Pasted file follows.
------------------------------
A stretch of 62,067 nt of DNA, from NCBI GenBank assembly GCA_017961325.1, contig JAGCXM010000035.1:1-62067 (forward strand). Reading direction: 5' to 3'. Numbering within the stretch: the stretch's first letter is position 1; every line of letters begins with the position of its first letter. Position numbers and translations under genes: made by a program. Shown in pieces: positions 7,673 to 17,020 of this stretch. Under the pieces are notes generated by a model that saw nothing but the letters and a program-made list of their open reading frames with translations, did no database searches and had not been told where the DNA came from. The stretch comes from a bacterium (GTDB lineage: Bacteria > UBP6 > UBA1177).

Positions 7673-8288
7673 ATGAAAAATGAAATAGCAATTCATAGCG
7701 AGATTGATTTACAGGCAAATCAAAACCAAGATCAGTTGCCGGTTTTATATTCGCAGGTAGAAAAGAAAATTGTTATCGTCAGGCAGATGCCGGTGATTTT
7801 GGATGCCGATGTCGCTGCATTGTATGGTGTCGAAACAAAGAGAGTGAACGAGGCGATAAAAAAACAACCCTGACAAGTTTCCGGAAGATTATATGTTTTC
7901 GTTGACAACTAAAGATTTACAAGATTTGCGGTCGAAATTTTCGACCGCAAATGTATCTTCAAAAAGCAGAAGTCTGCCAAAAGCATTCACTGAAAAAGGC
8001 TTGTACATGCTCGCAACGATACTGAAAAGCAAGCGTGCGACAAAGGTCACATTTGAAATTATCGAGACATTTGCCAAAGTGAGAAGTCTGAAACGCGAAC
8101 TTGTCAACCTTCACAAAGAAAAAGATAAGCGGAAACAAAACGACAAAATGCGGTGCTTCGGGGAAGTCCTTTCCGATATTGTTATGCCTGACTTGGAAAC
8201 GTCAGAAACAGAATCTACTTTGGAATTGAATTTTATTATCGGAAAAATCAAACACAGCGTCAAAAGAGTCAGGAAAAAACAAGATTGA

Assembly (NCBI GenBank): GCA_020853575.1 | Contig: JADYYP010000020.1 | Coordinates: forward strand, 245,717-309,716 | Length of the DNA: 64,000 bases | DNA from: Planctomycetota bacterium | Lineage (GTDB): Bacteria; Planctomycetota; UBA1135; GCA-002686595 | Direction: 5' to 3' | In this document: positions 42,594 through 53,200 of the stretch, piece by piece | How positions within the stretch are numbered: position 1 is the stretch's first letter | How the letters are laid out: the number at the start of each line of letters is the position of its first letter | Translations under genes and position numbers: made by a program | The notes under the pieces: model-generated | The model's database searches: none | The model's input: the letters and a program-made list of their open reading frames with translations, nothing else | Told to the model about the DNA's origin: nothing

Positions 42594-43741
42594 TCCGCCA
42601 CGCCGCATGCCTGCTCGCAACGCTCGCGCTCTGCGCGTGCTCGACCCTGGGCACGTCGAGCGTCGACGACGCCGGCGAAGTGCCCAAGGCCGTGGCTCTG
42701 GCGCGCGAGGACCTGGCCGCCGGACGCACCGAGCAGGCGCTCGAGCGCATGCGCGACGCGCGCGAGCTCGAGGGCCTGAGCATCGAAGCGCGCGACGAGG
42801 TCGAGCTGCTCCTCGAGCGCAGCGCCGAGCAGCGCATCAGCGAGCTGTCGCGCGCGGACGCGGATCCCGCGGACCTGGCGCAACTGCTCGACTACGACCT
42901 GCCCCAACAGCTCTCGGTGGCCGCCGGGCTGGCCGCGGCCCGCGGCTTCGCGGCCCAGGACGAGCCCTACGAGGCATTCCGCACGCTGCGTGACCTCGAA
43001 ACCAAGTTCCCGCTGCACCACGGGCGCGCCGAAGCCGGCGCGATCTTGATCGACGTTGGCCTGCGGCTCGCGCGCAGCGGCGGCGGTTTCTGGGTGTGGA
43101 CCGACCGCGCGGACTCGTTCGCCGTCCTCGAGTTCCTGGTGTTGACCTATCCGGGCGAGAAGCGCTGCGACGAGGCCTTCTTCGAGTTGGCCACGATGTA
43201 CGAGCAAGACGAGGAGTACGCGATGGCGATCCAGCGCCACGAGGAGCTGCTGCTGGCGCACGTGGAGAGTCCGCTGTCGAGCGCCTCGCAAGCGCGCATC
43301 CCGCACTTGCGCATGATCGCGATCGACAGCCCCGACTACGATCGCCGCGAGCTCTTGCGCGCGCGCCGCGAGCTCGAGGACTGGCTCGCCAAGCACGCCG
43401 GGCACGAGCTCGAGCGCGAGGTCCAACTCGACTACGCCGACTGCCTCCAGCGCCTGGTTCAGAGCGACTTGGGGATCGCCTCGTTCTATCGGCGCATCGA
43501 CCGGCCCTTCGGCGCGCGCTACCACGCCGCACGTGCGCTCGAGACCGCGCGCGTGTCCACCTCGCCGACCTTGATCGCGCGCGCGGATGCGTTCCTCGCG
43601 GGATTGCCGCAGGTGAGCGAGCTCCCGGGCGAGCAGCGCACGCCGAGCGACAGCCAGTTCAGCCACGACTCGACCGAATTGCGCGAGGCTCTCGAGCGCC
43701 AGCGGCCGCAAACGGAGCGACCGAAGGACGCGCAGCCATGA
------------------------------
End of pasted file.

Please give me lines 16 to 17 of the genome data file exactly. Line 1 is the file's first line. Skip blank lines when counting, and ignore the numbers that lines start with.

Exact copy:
42901 GCCCCAACAGCTCTCGGTGGCCGCCGGGCTGGCCGCGGCCCGCGGCTTCGCGGCCCAGGACGAGCCCTACGAGGCATTCCGCACGCTGCGTGACCTCGAA
43001 ACCAAGTTCCCGCTGCACCACGGGCGCGCCGAAGCCGGCGCGATCTTGATCGACGTTGGCCTGCGGCTCGCGCGCAGCGGCGGCGGTTTCTGGGTGTGGA